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American Medical Association to issue final recommendations to HCFA by the end of the month
Months of haggling between HCFA and a host of physician groups over the touchy subject of evaluation and management guidelines may finally be coming to an end. Although the final shape of the new guidelines remains unknown, many physicians remain only guardedly optimistic, especially considering what many perceived as the government's overzealous use of the old guidelines in its controversial PATH initiative.
If you thought only physicians at teaching hospitals were likely to be affected, think again: In its 1999 workplan, the Office of the Inspector General announced that this year it will take a hard look at "whether physicians are correctly coding evaluation and management services in locations other than teaching hospitals."
That means that the government could apply the aggressive tactics it developed in the PATH initiative to your group practice by the end of the year. (See related story, page 3.)
According to Robert Dantuono, assistant vice president for health care affairs at the Washington, DC-based American Association of Medical Colleges, the new timeline for the development and implementation of HCFA's final evaluation and management guidelines looks like this:
- This month, the Chicago-based American Medical Association's (AMA) CPT editorial panel will meet to give final consideration to the recommendations of the various physician specialty societies. Following this, the panel will send its own final recommendations to HCFA.
- In March, HCFA will "edit" the recommendations and formulate a process for pilot testing a draft of the final guidelines. The process should last through June.
- HCFA will probably publish the final guidelines before the end of August, but they won't take effect until the end of the year. The intervening months will be used as an "educational period" for practices to get up to speed on the new regulations.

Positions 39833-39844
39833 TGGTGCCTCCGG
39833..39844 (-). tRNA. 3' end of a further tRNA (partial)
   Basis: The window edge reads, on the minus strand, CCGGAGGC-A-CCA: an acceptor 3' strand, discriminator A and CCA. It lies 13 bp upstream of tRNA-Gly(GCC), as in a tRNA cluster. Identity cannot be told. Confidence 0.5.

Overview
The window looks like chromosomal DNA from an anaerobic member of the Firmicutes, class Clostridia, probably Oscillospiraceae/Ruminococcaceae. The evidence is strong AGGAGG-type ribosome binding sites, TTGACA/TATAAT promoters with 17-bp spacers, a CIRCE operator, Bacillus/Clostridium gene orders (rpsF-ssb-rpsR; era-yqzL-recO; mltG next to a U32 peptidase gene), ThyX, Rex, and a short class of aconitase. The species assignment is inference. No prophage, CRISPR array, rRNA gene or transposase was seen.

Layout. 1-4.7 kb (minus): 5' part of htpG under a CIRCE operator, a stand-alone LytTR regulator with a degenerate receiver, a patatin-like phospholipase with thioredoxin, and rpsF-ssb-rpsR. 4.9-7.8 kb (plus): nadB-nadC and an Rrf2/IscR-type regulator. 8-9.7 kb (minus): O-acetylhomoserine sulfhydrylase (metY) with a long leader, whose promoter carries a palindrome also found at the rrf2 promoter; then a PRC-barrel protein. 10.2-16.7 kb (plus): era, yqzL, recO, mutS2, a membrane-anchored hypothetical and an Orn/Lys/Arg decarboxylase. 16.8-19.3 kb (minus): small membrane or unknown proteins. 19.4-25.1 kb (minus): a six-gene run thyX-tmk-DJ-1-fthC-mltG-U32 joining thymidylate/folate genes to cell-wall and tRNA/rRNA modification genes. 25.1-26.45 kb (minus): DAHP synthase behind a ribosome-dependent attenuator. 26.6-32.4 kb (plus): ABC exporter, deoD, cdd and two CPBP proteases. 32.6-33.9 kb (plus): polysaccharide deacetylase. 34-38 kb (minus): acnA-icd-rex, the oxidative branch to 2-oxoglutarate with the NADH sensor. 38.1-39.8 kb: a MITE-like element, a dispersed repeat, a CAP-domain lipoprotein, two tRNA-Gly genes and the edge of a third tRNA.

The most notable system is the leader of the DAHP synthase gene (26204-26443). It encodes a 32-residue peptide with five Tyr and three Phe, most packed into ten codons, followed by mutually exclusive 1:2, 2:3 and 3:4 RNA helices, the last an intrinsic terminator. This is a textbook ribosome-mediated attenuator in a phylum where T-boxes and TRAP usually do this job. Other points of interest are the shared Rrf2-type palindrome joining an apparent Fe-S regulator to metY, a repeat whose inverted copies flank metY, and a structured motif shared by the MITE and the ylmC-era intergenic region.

The biggest point of contention is with regard to the use of quantitative numerical formulas in E/M documentation procedures. "We don't yet know whether or not they'll scale back the numeric counting requirements in a way that we're recommending," Dantuono says. "I don't have a sense of where they're going to go."
Neither does the AMA, which remains concerned by what it characterizes as "HCFA's insistence on retaining some quantitative formulas" - even though in its last official statement on the matter, HCFA did hint that it might consider minimizing the use of such formulas this time around. One thing is clear: The final guidelines are likely to be accompanied by a detailed clarification on standards for sanctions or prosecution for suspected fraud and abuse. The clarification is expected to stress that physicians won't be held accountable for honest mistakes.
"We've made it very clear," says a HCFA spokeswoman. "We want to continue to work with the physician community to develop E/M guidelines that meet all of the interested parties' needs. We need for there to be accountability in the program, and physicians need to help us meet that need. Meanwhile, physicians want guidelines that aren't disruptive to patient care, and we recognize that. We've said that we're committed to taking the time necessary to get this important work done correctly."
While the government and physician groups try to hammer out a workable compromise, physicians are left with the option of adhering to either the 1995 or 1997 version of HCFA's E/M guidelines. Experts warn, however, that physicians who opt to use the simpler 1995 guidelines run the risk of being left behind on the learning curve when it comes time to adopt the update, says Catherine Fischer, reimbursement policy advisor for the Marshfield (WI) Clinic. That's important because, this fall, you may only have four months to educate yourself on the new guidelines before they take effect.